North Korea detains US citizen as tensions rise.

North Korea detained a US citizen for unknown reasons as he was planning to fly out of Pyongyang International Airport on Saturday morning. Kim Sang Duk, also known as Tony Kim, was teaching at Pyongyang University of Science and Technology, a statement from the school said. The detention comes amid a buildup of tension on the Korean Peninsula, with a North Korean newspaper saying Sunday that Pyongyang was ready to sink a US aircraft carrier conducting drills in the region. Kim is the third US citizen in North Korean custody. The school said he was detained by authorities at the airport "after several weeks of service, teaching at PUST." "We understand this detention is related to an investigation into matters not connected in any way with the work of PUST," the school said. "We cannot comment on anything that Mr. Kim may be alleged to have done that is not related to his teaching work on the PUST campus." The statement said "life on campus and the teaching at PUST is continuing as normal" for the spring semester. The detained American is a professor, the South Korea's Yonhap News Agency reported

Republican Bill Lee joining Tennessee Governor’s race.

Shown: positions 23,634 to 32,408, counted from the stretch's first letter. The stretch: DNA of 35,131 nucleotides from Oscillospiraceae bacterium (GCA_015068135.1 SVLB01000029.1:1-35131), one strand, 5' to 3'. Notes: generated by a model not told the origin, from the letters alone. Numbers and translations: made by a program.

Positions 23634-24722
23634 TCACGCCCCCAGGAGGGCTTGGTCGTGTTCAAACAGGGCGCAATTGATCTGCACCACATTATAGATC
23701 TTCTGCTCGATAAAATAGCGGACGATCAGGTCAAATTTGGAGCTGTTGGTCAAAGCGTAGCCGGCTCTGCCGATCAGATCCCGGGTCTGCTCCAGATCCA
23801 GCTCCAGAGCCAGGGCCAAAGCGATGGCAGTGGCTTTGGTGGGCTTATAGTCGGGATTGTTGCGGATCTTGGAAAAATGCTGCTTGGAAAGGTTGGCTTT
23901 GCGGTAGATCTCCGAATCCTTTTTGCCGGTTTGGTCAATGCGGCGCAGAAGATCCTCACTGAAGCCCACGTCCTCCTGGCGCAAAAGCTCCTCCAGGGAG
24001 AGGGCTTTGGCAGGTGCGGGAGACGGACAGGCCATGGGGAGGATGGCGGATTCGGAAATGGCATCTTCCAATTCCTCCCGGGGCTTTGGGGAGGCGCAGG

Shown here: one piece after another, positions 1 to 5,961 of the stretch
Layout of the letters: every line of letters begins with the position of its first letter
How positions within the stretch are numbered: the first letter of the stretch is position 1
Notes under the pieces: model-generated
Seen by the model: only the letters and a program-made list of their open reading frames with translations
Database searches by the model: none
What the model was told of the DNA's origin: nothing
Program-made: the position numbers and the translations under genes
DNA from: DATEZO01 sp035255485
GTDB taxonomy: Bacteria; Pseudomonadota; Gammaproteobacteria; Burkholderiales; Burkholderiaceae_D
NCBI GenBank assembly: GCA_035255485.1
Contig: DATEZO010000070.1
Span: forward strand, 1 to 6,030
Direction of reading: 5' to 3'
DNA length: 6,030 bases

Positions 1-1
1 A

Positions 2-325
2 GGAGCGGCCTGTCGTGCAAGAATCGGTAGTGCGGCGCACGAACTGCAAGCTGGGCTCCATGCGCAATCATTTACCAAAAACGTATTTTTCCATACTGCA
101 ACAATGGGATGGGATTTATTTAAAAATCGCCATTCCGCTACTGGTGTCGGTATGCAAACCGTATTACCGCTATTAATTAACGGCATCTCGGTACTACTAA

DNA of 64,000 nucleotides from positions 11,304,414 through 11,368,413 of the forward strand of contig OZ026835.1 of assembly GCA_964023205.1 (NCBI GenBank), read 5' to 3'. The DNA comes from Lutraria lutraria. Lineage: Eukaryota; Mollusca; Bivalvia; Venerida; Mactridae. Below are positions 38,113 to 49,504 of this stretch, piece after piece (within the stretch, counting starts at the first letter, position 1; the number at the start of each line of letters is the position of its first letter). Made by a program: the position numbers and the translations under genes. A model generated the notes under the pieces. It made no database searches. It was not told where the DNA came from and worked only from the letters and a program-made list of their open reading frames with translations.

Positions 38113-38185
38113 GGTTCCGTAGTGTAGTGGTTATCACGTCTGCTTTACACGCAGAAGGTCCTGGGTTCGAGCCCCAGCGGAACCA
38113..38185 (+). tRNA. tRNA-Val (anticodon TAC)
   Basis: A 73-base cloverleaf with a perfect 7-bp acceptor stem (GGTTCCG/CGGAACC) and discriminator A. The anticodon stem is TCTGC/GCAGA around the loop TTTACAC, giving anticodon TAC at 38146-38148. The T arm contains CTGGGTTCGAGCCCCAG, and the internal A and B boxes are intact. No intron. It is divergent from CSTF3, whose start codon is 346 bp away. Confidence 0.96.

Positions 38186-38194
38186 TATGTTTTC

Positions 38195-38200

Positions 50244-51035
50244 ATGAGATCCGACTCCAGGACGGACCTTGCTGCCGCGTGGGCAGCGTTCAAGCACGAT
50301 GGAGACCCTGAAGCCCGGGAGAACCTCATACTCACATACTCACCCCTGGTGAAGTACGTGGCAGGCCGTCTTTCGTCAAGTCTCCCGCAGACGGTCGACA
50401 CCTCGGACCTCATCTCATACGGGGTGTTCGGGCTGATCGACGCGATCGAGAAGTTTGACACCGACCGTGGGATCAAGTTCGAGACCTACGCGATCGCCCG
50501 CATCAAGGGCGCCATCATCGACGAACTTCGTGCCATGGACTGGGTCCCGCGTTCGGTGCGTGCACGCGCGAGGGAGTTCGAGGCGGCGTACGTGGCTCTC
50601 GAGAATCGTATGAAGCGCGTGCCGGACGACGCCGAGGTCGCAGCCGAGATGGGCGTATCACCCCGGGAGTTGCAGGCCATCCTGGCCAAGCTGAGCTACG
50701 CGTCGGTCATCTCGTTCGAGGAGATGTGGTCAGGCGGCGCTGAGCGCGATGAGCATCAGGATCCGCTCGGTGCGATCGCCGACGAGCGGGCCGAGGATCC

US News

Franklin businessman Bill Lee says he's jumping into the Tennessee governor's race. The Republican tells The Tennessean that his campaign will formally begin Monday when he plans to roll out a recently purchased RV that he'll use to travel the state. The 57-year-old Lee is chairman of the Lee Co., which was founded by his grandfather in 1944. The company's services include plumbing, electrical and HVAC for residential, business and government customers. The company employs 1,150 people. "When I came to that company, I had a vision for it and we've accomplished that vision," Lee said. "Those experiences in life have really caused me to have a vision for Tennessee, so I've decided to pursue this endeavor." Lee said the 2000 death of his wife of 16 years in a horse-riding accident on the family's farm changed his life, from inspiring him to volunteer to how he viewed his work. He helped in a YMCA program aimed at assisting at-risk youth and mentored in Men of Valor, a re-entry program for former offenders. That led him to become part of the state Higher Education Commission and a governor's task force on sentencing and recidivism. Lee said he developed "a vision for something bigger."

Gingrich: Trump can win in 2020 even with low approval numbers.
Washington Examiner